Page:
Long Beach, Mississippi Concept Plan – Oak Park

In the wake of Hurricane Katrina and significant property destruction, the city of Long Beach, MS developed a proposed comprehensive plan for the city that included a concept for a new public green space called Oak Park to buffer the downtown area from storm surge from the Gulf of Mexico.  The plan placed the park between a new roadway to the north and the coastline and Highway 90, which would be redesigned, to the south.  The plan was designed to both revitalize the town aesthetically and provide natural protection for residents from storm events. Combined with a general emphasis on planting and protecting oak trees throughout Long Beach, the Oak Park plan would allow Long Beach to protect city infrastructure and private property from future flooding events while preserving the town’s history and appearance. The plan thus offered an appealing response to the increased risk from severe storms and flooding in the Gulf under future climate conditions. 

In addition to creating Oak Park as a green space, the plan also involved redesigning Highway 90, which runs along the coastline and would remain on the coastal side of Oak Park.  The city considered relocating the highway, but determined that it was not cost effective and could invite legal challenges from private property owners.  According to the Oak Park plan, the highway, which would be renamed “Beach Boulevard,” would remain south of the park and would be designed as a tree-lined thoroughfare with dedicated trolley lanes, two traffic lanes in each direction, and a landscaped median.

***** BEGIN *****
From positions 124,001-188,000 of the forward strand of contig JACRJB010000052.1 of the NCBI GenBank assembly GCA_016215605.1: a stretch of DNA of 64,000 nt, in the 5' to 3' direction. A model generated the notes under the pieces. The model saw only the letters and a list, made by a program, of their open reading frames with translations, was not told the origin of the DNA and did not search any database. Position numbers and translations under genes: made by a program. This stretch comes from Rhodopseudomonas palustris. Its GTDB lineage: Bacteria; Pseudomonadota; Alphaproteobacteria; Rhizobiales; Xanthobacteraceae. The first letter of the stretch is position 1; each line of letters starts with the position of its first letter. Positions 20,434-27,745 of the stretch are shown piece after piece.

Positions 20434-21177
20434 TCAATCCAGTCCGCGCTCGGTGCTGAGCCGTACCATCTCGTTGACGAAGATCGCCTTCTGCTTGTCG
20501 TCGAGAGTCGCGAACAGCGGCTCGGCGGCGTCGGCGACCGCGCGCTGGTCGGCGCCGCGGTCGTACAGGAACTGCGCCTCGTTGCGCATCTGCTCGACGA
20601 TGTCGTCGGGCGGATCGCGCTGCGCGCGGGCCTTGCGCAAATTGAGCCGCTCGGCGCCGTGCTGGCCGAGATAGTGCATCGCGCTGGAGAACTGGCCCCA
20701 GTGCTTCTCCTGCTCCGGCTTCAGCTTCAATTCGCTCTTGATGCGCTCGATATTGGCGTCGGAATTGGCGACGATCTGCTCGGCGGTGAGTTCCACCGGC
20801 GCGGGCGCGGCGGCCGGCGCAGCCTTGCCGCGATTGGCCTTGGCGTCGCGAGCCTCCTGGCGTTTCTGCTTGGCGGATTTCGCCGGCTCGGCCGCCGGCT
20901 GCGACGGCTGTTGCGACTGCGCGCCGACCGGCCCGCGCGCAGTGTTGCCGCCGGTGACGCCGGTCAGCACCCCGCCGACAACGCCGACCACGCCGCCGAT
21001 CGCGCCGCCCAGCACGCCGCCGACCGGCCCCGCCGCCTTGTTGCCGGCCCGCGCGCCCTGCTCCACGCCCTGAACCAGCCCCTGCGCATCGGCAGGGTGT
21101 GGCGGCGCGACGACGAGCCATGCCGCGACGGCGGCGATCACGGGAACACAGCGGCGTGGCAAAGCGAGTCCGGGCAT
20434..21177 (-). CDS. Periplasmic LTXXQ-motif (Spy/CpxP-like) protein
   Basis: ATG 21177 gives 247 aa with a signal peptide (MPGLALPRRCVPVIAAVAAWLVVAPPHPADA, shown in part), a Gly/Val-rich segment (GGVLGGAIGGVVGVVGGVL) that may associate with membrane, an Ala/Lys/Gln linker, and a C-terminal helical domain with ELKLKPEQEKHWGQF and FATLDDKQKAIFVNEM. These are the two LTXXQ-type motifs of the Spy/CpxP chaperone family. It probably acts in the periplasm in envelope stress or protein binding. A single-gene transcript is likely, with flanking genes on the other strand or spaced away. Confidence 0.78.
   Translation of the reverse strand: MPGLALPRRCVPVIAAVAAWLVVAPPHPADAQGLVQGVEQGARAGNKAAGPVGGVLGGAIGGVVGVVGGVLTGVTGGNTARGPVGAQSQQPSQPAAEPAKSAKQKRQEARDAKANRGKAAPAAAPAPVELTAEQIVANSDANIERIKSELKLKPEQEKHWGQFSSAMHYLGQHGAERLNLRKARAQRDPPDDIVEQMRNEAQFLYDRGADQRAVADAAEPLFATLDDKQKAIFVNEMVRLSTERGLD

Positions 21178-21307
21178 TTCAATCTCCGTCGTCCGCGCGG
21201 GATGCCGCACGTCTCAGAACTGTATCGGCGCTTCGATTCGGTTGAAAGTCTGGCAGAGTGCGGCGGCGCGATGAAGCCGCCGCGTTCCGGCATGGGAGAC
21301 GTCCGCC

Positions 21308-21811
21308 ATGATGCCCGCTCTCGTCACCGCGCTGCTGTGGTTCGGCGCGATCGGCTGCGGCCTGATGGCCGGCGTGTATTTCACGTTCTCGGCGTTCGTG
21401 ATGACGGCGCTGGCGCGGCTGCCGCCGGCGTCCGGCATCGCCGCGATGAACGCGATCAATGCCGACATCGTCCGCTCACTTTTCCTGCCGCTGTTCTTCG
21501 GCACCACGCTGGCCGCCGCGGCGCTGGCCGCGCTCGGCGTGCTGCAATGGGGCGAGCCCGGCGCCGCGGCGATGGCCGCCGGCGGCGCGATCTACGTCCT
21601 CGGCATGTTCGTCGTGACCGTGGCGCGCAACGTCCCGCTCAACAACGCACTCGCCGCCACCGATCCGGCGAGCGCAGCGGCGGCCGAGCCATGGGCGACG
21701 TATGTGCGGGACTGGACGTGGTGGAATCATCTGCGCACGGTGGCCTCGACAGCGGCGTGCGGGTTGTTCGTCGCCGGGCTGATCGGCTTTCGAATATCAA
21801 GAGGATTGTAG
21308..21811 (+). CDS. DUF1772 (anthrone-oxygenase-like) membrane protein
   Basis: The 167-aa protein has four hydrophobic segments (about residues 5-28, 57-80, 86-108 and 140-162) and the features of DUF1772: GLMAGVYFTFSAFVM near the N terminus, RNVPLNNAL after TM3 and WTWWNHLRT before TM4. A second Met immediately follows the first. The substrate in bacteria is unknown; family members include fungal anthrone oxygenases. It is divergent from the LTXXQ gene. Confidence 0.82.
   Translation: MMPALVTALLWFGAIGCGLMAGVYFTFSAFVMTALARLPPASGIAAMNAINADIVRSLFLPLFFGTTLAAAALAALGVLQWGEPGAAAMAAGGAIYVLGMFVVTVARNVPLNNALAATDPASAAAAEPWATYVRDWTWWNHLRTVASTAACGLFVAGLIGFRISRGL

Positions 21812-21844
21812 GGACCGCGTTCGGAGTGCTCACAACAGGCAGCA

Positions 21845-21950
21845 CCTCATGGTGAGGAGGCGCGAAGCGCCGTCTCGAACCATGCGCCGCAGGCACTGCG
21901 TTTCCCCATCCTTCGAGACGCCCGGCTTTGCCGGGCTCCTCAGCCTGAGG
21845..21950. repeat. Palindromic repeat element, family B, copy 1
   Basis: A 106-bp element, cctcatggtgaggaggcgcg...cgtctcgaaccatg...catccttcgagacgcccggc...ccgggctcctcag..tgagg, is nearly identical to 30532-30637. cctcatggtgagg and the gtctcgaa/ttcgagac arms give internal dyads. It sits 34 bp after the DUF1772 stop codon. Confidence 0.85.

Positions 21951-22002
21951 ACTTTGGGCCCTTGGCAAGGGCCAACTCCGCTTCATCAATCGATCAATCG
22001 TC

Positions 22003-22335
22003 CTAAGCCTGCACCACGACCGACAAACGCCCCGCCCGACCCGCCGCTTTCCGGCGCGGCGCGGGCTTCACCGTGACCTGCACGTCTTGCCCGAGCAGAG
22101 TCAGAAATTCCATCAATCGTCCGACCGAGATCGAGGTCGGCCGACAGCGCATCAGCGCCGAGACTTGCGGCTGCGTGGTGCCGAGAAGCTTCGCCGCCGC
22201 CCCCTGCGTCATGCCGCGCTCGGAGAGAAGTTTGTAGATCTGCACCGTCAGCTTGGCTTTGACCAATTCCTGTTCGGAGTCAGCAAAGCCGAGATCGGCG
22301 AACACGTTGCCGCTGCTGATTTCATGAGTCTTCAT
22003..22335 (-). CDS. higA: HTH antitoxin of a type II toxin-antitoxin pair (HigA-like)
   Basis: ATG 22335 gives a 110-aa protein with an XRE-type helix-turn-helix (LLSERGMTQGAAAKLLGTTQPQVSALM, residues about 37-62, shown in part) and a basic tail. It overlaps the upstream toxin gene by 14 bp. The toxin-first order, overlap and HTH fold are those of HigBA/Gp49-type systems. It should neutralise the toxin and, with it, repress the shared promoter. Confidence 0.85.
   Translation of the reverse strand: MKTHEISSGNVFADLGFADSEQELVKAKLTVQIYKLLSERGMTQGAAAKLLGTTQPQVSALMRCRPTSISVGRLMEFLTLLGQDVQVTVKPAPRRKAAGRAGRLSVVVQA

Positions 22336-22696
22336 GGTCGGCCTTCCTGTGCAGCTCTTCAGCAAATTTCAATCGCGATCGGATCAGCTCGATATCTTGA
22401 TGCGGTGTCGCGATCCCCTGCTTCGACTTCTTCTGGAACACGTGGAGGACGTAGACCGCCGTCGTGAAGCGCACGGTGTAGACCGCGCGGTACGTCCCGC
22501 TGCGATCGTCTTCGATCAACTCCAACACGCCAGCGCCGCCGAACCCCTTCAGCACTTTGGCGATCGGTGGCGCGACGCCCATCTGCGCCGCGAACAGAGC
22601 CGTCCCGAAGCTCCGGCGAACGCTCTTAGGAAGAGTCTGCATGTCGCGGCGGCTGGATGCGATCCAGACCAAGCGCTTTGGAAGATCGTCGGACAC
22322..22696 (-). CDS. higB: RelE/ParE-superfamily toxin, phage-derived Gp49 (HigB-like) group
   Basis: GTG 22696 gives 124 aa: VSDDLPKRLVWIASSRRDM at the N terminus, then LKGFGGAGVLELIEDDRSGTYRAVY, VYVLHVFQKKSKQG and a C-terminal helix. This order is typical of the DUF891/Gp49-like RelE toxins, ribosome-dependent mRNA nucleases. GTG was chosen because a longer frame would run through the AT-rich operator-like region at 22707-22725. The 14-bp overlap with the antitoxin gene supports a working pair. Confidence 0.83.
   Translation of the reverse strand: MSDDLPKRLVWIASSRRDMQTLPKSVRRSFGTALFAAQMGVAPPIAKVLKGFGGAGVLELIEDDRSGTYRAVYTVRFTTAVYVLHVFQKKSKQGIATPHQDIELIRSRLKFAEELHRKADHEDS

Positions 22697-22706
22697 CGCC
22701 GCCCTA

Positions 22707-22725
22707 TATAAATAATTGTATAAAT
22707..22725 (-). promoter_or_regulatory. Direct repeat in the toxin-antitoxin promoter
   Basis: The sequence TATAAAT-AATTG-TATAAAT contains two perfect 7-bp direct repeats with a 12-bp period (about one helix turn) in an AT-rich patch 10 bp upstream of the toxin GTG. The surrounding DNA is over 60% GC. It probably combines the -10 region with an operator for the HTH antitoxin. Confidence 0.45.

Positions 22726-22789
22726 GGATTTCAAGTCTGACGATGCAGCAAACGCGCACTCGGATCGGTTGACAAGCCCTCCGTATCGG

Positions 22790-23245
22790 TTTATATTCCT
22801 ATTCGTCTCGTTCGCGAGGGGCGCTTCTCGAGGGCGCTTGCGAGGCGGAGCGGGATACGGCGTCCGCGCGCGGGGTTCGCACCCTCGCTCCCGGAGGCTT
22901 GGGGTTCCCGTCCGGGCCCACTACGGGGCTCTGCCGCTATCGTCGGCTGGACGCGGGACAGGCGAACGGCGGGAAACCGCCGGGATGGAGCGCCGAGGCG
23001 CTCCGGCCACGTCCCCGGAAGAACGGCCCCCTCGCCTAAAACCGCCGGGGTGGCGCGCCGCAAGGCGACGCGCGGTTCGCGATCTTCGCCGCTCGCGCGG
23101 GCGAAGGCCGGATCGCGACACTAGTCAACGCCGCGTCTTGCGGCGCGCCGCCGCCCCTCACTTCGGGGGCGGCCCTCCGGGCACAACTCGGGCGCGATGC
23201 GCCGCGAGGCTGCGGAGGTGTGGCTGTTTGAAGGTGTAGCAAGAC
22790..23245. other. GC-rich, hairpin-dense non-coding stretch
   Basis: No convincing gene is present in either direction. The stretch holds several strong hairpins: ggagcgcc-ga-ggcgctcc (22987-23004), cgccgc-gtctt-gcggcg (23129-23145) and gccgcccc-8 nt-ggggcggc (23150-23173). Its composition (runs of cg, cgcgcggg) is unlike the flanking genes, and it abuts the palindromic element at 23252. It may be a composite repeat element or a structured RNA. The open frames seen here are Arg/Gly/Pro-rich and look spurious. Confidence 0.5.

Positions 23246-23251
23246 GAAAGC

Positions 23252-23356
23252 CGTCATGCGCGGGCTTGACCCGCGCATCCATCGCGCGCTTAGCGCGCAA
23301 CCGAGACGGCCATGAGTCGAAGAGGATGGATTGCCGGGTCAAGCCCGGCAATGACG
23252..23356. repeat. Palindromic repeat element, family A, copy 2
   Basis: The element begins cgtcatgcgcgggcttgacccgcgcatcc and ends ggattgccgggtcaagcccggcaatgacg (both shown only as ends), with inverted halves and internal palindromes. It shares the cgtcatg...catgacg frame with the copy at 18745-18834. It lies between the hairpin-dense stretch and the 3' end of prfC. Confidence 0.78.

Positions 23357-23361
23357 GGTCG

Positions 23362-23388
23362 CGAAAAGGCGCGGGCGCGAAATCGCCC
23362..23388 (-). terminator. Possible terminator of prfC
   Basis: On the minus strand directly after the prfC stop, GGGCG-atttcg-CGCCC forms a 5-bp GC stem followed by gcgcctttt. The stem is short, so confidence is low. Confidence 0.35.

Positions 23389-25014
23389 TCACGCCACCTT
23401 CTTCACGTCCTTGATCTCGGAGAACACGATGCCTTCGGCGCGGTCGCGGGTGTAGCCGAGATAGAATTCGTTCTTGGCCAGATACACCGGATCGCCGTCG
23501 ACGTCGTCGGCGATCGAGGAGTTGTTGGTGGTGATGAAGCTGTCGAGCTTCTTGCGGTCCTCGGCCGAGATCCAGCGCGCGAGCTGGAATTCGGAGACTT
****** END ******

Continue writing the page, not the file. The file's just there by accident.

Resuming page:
The plan proposed adding a new roadway on the northern edge of the park as well.  The new roadway would be placed just north of the FEMA V-Zone (the coastal zone subject to high velocity wave action), allowing for a pedestrian and shopping-friendly route through the newly protected area. The designers considered relevant FEMA analysis, extending the park plan from the “Special Flood Hazard Area” to the Coastal A-Zone, the area where storm surge flooding is less severe but can still damage or destroy buildings. Ultimately, the placement of the park would buffer against water from the Gulf, lessening the impact of storm surges before reaching the new roadway or any private property.  

Aesthetically, the design and branding of Oak Park was intended to draw upon the town’s longstanding connection to the oak tree, most notably via the “Friendship Oak”, a massive tree with local cultural significance on the University of Southern Mississippi campus. The Oak Park plan was paired, therefore, with an Oak Tree Legacy Program designed to both help trees damaged by Hurricane Katrina recover and encourage the planting of new oak trees. The program called for improved irrigation, adequate “no disturbance root zones” and appropriate under-tree planting.

Oak Park was included in a general comprehensive concept plan by the architecture firm Ayer Saint Gross and the Long Beach Executive Committee. As of October 2015, it appears that the city did not proceed with implementing the plan and design for Oak Park.

 

This Adaptation Clearinghouse entry was prepared with support from the Federal Highway Administration. This entry was last updated on October 30, 2015.

Publication Date: August 2006

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